The action plan must cover all strategic aspects of the business including its sales and marketing strategy, its supply chain strategy, its human resource strategy, its value add strategy and of course its financing strategy.

  • The right management team

    The management team who will be taking the business through the restructuring process must have the ability and capacity to do the tasks required or they must be augmented or even replaced with skilled operatives who can.

    Failure is not an option so carrying suspect souls into battle is not a good idea.

  • The right communication with key stakeholders

    Key stakeholders whose support you will need are your employees and management, customers, suppliers and financiers.

    It is critical to keep the communication lines open with all the key stakeholders. All communication needs to be honest and have integrity – if you burn a stakeholder with a white lie or an outright lie, you will lose their trust. Trust is one thing you cannot have enough of during a restructuring plan – as all the stakeholders are going to have to trust you to deliver upon the projected outcomes.

Most stakeholders will not be happy when first confronted by Plan B. However, our experience is that when faced with the alternative financial result of a forced sale liquidation, most stakeholders will work with Plan B – as long as it is soundly based and has prospects for success.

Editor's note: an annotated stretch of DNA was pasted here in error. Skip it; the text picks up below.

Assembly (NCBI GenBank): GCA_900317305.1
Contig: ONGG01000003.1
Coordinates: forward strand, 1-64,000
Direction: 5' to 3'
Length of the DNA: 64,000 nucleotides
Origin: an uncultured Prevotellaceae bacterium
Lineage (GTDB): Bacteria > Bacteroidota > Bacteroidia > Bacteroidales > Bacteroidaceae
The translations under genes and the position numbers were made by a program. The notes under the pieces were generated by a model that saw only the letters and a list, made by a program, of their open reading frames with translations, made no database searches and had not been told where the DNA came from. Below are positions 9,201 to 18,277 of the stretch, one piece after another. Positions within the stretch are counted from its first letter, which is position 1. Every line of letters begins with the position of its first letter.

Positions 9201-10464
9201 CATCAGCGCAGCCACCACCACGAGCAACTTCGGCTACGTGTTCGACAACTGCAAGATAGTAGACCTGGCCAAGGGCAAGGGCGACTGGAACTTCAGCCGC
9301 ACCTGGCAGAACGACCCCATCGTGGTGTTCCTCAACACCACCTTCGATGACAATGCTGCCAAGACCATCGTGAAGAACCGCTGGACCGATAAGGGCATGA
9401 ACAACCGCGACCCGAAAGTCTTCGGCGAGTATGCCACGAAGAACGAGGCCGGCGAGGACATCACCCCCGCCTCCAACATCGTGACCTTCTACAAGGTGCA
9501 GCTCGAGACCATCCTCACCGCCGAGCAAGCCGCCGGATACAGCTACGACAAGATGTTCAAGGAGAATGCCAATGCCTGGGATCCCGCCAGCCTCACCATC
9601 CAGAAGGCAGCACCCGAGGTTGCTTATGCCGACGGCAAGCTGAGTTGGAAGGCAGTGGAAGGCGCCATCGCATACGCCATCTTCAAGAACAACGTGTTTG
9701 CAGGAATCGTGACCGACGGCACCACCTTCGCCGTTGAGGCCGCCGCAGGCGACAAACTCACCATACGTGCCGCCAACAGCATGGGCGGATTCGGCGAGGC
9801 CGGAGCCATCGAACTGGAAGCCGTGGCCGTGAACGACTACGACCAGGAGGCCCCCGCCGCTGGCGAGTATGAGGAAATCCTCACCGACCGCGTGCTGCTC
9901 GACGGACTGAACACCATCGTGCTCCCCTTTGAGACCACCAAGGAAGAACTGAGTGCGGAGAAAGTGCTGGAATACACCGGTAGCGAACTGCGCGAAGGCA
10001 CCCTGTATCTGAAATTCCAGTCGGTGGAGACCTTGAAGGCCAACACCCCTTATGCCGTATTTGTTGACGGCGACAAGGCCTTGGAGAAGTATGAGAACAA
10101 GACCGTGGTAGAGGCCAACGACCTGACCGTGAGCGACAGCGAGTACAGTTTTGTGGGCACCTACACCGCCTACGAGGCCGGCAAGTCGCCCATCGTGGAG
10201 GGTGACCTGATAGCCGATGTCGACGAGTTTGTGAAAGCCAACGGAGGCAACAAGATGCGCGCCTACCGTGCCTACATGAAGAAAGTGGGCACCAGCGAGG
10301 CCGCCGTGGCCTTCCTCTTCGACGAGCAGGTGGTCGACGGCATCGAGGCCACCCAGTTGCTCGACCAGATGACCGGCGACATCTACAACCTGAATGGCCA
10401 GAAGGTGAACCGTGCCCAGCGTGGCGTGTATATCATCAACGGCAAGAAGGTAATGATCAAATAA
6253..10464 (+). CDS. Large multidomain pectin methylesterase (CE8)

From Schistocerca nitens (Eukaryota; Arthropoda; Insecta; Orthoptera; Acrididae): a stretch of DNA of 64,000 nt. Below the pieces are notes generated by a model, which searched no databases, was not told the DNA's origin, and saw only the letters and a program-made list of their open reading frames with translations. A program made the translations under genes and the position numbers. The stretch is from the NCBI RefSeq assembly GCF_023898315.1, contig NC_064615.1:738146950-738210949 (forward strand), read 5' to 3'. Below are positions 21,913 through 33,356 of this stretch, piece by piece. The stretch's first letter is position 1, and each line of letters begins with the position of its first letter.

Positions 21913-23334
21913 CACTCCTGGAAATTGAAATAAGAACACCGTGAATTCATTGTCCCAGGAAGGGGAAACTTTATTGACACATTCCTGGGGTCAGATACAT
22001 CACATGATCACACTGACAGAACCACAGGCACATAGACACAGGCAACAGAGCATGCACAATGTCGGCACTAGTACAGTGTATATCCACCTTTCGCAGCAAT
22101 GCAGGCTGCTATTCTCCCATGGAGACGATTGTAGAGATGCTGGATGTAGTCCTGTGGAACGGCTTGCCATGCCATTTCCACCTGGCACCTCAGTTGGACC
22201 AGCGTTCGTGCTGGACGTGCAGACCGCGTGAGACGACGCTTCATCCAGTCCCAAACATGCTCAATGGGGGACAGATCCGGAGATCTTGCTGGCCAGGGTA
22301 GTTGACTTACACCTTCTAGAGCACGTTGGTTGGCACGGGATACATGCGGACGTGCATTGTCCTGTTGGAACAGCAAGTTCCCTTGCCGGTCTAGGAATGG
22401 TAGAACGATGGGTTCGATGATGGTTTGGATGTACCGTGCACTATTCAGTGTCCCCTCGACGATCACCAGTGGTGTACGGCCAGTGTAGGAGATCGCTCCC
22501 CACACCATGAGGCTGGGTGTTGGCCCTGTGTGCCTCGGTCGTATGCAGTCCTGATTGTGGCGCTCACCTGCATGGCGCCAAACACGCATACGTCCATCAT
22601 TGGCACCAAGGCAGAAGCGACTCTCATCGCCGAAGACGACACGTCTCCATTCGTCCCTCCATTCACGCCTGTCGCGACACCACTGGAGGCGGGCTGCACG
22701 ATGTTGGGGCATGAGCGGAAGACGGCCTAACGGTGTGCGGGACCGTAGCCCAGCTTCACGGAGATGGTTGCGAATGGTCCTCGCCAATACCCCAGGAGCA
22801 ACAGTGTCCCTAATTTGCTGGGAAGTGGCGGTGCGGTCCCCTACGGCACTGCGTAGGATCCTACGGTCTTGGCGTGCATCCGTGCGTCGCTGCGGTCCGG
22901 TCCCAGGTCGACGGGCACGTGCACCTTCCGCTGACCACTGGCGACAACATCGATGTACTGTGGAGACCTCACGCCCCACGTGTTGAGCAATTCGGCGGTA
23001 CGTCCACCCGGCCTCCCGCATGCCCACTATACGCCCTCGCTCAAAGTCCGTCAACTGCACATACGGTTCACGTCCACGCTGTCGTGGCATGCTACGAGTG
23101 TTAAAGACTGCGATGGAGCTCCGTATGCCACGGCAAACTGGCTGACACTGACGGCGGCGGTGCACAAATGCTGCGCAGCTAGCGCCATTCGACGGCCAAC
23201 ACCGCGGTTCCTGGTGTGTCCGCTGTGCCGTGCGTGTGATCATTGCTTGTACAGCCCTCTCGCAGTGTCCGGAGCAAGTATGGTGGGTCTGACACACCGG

Implementation of Plan B is the final step. This takes time, patience, courage, consistency, diligence, adaptability to embrace change and communication and involvement of the key stakeholders. Bill Bryson should add an extra chapter to his tome on this very issue!

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THE KEY STEPS TO A SUCCESSFUL PLAN B

  • Look for potential problems – don’t be afraid to seek them out – early identification could lead to survival.
  • Do an assessment of the problem – be realistic in your ‘what if’ analysis – both in terms of the cost and the timeframe.
  • If you see a risk for you and the other stakeholders in your business, ask your advisors for their input. Allowing risks to convert into problems is not a good idea.
  • If necessary, call in an expert – they are a cheaper alternative at this stage of the process than the cost of failure where the costs of the experts and the costs of failure can become very high.
  • If the business cannot survive without putting its directors and other stakeholders at risk, start preparing a provisional Plan B.
  • If you have to initiate Plan B, prepare for the road ahead – survival is always the desired outcome.